- Video: Guide to Pregnancy First Trimester Diet: Foods to Eat and Avoid
- Planning Your First Trimester Diet
- Nutritional Needs in Early Pregnancy
- Foods to Eat in the First Trimester of Pregnancy
- Food to Avoid in the First Trimester
- Healthy Diet Tips to Follow in Early Pregnancy
- Food Substitutions You Can Make During the First Trimester
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Being pregnant can give rise to a whole range of emotions – from joy to anxiety to excitement. It can also be physically taxing, which makes it important that you pay sufficient attention to your health and well-being, all through the pregnancy. A nutritious diet and regular exercise will help your baby get a good start, too.
Video: Guide to Pregnancy First Trimester Diet: Foods to Eat and Avoid
Planning Your First Trimester Diet
The right balance of vitamins, minerals, and nutrients is what you should look at all through your pregnancy, and especially in the first trimester. Include foods that are rich in folates, which is essential for the proper development of your baby’s nervous system. Here is a sample diet chart for the first trimester of pregnancy.
|Food Category||Daily Serving||Type|
|Fruits||2-3 servings||Fresh, frozen, canned, juices, include at least one citrus fruit|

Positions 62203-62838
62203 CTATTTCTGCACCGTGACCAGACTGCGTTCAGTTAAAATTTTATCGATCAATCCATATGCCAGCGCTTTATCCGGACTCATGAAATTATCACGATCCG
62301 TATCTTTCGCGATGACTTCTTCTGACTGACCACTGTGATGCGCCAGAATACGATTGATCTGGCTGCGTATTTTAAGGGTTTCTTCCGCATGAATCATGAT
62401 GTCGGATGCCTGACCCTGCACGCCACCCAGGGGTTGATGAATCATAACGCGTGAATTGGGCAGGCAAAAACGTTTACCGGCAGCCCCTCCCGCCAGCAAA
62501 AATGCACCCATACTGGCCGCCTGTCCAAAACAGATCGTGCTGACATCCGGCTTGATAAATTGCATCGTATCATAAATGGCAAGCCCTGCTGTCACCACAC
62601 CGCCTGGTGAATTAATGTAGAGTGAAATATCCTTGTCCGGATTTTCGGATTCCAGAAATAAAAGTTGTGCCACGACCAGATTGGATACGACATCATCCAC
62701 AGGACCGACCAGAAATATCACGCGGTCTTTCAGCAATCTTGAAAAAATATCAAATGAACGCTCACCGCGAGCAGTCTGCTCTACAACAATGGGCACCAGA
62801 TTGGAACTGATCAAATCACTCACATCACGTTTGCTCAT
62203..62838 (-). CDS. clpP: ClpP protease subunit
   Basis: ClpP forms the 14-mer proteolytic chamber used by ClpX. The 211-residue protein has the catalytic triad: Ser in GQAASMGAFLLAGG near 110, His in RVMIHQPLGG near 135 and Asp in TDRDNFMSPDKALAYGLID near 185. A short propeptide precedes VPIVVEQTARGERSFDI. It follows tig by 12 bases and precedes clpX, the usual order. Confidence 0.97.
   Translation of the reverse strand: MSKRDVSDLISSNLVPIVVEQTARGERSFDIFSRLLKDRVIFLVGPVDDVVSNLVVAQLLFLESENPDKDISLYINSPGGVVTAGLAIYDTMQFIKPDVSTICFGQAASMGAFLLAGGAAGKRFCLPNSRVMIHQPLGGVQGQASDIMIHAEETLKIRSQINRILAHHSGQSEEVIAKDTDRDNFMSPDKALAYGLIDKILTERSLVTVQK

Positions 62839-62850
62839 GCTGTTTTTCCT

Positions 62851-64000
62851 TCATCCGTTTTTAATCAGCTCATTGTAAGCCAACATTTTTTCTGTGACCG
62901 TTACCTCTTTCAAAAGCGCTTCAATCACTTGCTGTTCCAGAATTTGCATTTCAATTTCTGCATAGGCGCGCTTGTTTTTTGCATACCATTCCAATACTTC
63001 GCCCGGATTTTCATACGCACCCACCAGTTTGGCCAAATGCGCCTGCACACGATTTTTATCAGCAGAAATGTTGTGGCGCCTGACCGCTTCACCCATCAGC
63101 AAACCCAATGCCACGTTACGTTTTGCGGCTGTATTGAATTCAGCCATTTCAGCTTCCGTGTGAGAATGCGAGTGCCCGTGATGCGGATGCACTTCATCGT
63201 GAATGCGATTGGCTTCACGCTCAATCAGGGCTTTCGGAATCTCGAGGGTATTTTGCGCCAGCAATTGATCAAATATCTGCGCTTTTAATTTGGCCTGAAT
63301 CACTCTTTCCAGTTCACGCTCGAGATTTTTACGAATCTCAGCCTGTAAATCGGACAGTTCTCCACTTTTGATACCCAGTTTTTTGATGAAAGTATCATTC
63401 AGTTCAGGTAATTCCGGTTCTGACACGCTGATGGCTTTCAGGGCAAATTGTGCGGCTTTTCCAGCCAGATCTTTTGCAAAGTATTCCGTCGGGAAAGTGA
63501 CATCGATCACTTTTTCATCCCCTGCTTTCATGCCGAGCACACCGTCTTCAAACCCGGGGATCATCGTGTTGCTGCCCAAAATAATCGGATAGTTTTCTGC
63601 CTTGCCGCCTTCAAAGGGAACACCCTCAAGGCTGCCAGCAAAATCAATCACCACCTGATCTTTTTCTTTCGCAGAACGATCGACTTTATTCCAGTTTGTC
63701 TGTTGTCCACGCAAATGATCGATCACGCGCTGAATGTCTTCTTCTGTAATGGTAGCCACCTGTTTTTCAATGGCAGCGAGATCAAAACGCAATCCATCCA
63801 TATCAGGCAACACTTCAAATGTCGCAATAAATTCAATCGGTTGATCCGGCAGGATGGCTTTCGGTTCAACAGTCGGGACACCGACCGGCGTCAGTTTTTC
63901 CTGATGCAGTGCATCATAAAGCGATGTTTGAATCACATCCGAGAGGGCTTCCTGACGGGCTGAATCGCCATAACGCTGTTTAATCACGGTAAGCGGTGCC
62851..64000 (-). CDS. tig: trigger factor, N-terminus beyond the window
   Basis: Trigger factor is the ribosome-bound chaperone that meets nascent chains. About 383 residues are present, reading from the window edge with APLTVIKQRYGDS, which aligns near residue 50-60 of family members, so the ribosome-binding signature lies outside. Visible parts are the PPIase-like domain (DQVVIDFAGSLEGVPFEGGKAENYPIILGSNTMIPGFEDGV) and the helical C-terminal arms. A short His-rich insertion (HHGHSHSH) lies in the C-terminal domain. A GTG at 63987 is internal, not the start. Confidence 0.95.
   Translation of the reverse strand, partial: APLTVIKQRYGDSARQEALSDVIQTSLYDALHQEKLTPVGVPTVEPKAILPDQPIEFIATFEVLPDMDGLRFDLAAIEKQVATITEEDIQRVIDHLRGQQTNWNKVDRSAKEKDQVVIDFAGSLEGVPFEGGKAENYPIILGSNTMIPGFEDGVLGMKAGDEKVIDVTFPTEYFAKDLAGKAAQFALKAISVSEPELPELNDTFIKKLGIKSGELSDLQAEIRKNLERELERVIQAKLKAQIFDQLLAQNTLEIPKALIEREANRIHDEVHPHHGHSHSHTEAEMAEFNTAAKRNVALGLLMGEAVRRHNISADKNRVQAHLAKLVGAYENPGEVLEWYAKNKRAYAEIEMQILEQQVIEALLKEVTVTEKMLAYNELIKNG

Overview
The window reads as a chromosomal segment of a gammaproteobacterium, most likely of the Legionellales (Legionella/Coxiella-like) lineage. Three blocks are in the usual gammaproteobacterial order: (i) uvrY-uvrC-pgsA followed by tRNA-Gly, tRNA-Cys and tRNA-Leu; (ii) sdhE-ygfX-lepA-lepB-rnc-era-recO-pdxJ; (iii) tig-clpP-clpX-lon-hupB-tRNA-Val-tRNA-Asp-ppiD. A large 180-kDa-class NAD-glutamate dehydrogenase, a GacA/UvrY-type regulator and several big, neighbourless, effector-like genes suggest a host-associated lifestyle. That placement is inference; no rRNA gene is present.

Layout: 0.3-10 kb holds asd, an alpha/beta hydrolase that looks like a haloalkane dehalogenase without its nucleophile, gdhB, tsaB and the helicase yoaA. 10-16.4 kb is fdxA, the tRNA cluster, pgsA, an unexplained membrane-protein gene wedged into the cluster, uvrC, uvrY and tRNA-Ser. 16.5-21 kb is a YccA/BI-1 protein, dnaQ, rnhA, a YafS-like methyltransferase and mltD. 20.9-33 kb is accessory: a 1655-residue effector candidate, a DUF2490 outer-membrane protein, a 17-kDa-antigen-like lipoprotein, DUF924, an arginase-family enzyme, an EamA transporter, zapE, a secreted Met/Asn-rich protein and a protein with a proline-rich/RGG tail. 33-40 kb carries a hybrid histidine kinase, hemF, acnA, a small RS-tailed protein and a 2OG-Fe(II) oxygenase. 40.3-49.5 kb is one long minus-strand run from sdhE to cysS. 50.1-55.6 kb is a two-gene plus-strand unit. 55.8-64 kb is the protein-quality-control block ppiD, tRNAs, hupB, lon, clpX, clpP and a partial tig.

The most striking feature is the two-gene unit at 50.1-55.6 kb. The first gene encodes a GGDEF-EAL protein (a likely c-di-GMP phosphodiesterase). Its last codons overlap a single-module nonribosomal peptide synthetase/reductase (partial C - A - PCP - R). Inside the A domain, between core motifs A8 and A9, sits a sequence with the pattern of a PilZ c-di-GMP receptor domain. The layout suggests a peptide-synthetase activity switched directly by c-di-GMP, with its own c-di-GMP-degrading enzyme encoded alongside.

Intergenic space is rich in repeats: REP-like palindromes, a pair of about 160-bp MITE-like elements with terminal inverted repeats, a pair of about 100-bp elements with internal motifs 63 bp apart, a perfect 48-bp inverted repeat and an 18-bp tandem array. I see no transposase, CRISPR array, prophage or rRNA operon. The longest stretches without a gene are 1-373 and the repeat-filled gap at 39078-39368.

|Vegetables||3-5 servings||Cooked vegetables|
|Dairy||3 cups||Milk, yoghurt, cheese, fortified soy milk|
|Protein||2-3 cups||Beans, meats, lentils, fish, poultry, nuts, seeds,|
|Whole Grains||3 servings||Whole-grain bread, cereals, crackers|
Nutritional Needs in Early Pregnancy
Just because you are eating for two doesn’t mean that you have to instantly double your food intake. This is because you do not need extra calories until you are in the third trimester. However, the body needs a greater amount of protein, folic acid, Vitamin D, and Vitamin A during this time. You can get these through prenatal vitamins and essential supplements.
1. Prenatal Vitamins
If you follow a healthy diet, then all you need would be a prenatal vitamin that can provide 400mcg of folic acid and 10 mcg of Vitamin D per day. There are many such multi-vitamins available in the market and your doctor will be able to prescribe you one.
2. Essential Supplements
When taking supplements during pregnancy, it is important to stay within the daily allowance. You can check the labels of the bottle of supplements to make your calculations. See if calcium, iodine, iron, magnesium, potassium, riboflavin, also known as B2, thiamine, also known as B1, Vitamin A, Vitamin B6, Zinc, Vitamin B-12, Vitamin C, and Vitamin D are present in the supplements you consume.
Foods to Eat in the First Trimester of Pregnancy